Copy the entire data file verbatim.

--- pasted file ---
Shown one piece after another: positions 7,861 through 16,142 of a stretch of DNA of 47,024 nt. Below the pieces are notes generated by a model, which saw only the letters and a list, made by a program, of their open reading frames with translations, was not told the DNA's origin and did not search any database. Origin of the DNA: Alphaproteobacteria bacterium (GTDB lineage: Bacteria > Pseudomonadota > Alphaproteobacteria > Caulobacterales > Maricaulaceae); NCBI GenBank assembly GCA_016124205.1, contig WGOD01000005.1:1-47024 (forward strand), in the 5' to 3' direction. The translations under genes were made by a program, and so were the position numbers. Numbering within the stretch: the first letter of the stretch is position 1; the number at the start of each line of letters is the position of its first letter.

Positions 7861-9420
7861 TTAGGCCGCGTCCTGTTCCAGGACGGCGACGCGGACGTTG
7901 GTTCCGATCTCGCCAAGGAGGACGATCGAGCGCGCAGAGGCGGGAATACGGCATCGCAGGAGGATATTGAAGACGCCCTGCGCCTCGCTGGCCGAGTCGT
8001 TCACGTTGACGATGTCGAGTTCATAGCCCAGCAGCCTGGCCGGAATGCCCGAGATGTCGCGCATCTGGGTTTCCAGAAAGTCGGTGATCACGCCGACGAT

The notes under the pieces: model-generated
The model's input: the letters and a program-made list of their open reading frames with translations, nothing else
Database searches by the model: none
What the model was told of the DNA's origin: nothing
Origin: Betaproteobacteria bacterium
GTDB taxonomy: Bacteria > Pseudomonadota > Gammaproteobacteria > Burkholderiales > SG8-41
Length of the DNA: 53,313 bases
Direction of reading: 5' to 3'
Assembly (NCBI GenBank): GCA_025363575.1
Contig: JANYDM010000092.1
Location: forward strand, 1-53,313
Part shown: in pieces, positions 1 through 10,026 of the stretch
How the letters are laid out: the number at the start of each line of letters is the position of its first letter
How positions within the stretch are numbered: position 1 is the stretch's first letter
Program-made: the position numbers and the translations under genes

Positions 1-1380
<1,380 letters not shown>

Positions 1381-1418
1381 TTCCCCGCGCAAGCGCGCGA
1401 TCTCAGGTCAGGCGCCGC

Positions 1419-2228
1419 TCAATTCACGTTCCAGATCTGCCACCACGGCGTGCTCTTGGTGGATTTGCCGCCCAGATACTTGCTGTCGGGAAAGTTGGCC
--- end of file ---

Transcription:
Shown one piece after another: positions 7,861 through 16,142 of a stretch of DNA of 47,024 nt. Below the pieces are notes generated by a model, which saw only the letters and a list, made by a program, of their open reading frames with translations, was not told the DNA's origin and did not search any database. Origin of the DNA: Alphaproteobacteria bacterium (GTDB lineage: Bacteria > Pseudomonadota > Alphaproteobacteria > Caulobacterales > Maricaulaceae); NCBI GenBank assembly GCA_016124205.1, contig WGOD01000005.1:1-47024 (forward strand), in the 5' to 3' direction. The translations under genes were made by a program, and so were the position numbers. Numbering within the stretch: the first letter of the stretch is position 1; the number at the start of each line of letters is the position of its first letter.

Positions 7861-9420
7861 TTAGGCCGCGTCCTGTTCCAGGACGGCGACGCGGACGTTG
7901 GTTCCGATCTCGCCAAGGAGGACGATCGAGCGCGCAGAGGCGGGAATACGGCATCGCAGGAGGATATTGAAGACGCCCTGCGCCTCGCTGGCCGAGTCGT
8001 TCACGTTGACGATGTCGAGTTCATAGCCCAGCAGCCTGGCCGGAATGCCCGAGATGTCGCGCATCTGGGTTTCCAGAAAGTCGGTGATCACGCCGACGAT

The notes under the pieces: model-generated
The model's input: the letters and a program-made list of their open reading frames with translations, nothing else
Database searches by the model: none
What the model was told of the DNA's origin: nothing
Origin: Betaproteobacteria bacterium
GTDB taxonomy: Bacteria > Pseudomonadota > Gammaproteobacteria > Burkholderiales > SG8-41
Length of the DNA: 53,313 bases
Direction of reading: 5' to 3'
Assembly (NCBI GenBank): GCA_025363575.1
Contig: JANYDM010000092.1
Location: forward strand, 1-53,313
Part shown: in pieces, positions 1 through 10,026 of the stretch
How the letters are laid out: the number at the start of each line of letters is the position of its first letter
How positions within the stretch are numbered: position 1 is the stretch's first letter
Program-made: the position numbers and the translations under genes

Positions 1-1380
<1,380 letters not shown>

Positions 1381-1418
1381 TTCCCCGCGCAAGCGCGCGA
1401 TCTCAGGTCAGGCGCCGC

Positions 1419-2228
1419 TCAATTCACGTTCCAGATCTGCCACCACGGCGTGCTCTTGGTGGATTTGCCGCCCAGATACTTGCTGTCGGGAAAGTTGGCC